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Criminal law experts host talk with area youth

Slots still open for Wednesday event at UNG's Oakwood campus

POSTED: July 28, 2013 11:37 p.m.

Do you know the law?

On the surface it’s a simple question, but staying within the boundaries of a complex criminal justice system can be more difficult than it seems, particularly for younger people.

And there are important distinctions to know, Hall County Juvenile Court Judge Cliff Jolliff said.

"In some ways, until you’re 18 you’re a minor, but in the criminal laws, when you turn 17 — and some crimes, when you turn 13 — you’re prosecuted as an adult," he said.

Wednesday evening at the University of North Georgia’s Oakwood campus, public officials, Jolliff among them, will seek to educate young people on how the law affects and applies to them.

Department of Juvenile Justice Commissioner Avery Niles is hosting the event, set for 6:30 p.m. and called "Do You Know the Law: An Engaged Conversation with Our Youth and Local Law Enforcement."

The event will target those between the ages of 12 and 21, said Andre Cheek, education consultant with the department.

"Commissioner Avery Niles actually came to me and said that he would like to host a teen forum starting in Gainesville-Hall County, and then possibly expanding across the state of Georgia, educating teens on the law, things they need to know to prevent them from coming into the system," she said.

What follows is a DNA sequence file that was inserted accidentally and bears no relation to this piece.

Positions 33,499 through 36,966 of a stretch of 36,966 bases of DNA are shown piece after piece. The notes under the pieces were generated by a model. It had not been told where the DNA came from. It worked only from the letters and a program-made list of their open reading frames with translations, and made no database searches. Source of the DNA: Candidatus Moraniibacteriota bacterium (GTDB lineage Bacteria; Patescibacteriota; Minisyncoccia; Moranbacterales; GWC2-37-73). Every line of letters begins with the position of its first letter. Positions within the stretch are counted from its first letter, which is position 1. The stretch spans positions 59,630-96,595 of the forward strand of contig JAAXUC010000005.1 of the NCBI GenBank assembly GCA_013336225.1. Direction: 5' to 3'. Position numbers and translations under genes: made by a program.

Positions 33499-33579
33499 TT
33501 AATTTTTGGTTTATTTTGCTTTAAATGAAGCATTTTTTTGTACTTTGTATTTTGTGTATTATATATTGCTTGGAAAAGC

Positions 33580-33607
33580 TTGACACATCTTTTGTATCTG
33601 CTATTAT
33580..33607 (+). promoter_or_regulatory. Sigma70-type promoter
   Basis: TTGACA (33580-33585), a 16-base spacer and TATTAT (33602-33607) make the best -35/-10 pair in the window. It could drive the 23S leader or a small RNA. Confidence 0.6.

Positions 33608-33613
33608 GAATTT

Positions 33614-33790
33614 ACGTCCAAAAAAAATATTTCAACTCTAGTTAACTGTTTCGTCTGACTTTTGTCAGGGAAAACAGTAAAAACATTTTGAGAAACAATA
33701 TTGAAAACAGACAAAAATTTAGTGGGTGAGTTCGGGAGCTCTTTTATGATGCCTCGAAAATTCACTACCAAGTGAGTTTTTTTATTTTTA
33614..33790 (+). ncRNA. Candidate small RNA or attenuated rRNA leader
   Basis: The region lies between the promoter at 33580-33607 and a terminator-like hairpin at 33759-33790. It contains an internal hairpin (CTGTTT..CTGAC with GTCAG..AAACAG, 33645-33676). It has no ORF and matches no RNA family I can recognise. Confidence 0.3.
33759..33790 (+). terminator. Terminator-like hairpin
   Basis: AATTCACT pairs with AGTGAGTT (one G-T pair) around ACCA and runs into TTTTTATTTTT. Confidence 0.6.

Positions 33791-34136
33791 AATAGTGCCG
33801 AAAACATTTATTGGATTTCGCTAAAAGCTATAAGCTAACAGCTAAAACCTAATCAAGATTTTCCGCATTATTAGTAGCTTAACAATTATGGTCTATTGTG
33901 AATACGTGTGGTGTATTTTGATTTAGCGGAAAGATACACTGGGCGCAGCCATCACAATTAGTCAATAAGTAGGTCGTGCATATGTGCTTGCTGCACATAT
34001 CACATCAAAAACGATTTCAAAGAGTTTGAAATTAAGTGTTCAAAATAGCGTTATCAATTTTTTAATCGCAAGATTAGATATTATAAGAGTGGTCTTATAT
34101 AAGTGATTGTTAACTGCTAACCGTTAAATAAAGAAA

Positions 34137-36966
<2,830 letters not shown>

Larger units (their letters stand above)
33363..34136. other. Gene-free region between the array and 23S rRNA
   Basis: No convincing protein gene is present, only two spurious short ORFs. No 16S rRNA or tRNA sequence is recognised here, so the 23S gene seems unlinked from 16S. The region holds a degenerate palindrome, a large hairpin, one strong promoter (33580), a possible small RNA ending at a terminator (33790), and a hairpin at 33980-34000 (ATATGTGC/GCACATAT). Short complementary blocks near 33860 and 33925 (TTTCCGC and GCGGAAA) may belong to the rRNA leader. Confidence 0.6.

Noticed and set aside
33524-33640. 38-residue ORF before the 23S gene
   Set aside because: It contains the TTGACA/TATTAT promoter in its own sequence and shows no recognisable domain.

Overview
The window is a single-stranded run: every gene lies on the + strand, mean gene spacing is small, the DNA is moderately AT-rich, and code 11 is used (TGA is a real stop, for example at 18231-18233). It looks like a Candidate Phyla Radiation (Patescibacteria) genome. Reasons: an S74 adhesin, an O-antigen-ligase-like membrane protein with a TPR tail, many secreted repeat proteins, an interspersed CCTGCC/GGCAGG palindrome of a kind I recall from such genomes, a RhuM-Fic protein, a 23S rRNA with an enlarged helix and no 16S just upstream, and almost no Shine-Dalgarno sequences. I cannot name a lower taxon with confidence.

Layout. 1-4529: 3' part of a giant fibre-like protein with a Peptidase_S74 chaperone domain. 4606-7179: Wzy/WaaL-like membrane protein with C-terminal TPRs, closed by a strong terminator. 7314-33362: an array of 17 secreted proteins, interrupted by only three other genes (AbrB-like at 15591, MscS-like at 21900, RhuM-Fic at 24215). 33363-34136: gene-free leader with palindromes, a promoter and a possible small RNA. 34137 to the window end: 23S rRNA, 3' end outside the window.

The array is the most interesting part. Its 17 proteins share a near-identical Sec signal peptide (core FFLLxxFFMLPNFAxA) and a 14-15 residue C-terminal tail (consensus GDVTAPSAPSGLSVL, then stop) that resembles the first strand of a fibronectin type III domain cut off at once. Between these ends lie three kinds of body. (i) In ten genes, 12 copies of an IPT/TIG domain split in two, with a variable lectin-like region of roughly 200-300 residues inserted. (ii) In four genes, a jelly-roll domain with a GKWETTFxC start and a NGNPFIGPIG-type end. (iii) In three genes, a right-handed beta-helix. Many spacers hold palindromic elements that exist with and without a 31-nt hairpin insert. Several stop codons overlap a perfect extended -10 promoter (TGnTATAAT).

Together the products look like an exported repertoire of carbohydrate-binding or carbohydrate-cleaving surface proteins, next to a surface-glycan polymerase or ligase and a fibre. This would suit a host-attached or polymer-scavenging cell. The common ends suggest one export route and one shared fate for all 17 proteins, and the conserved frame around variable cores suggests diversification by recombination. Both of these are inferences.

The event aims to address problems in the community pro-actively, and not re-actively, Cheek said.

"It’s about educating them and having a conversation, as opposed to talking to them after they get in trouble," she said.

At least 75 people have confirmed they will attend, but Cheek said she would like more if possible.

Jolliff previewed some of the information the panel hopes to convey.

"I think the focus is to try to help young people understand what the difference is between a misdemeanor and a felony, and how that applies to you if you’re in juvenile court versus adult court," Jolliff said.

He cited an example of a situation that a young person might assume is merely a deviant behavior, not a felony.

"You’re 13 in the state, and you engage in sexual behavior of a certain kind with another kid, and you find yourself prosecuted as an adult for a crime that carries a 25-year minimum prison sentence with no parole. That’s the best example," Jolliff said.

Those between 13 and 16 with experience in juvenile court may not realize a more egregious offense can mean serving serious time, Jolliff said.

"People don’t know that, and so when it happens to them — you think about it ... it’s important to let kids know some of these things," he said.

A light meal will be provided at the event, Cheek said, and those planning to attend should RSVP to AndreCheek@djj.state.ga.us or 770- 535-5835.

"If parents or organizations are still interested in participating, and they think they’ve missed the deadline date, we will still accept their RSVP by Tuesday," she said.


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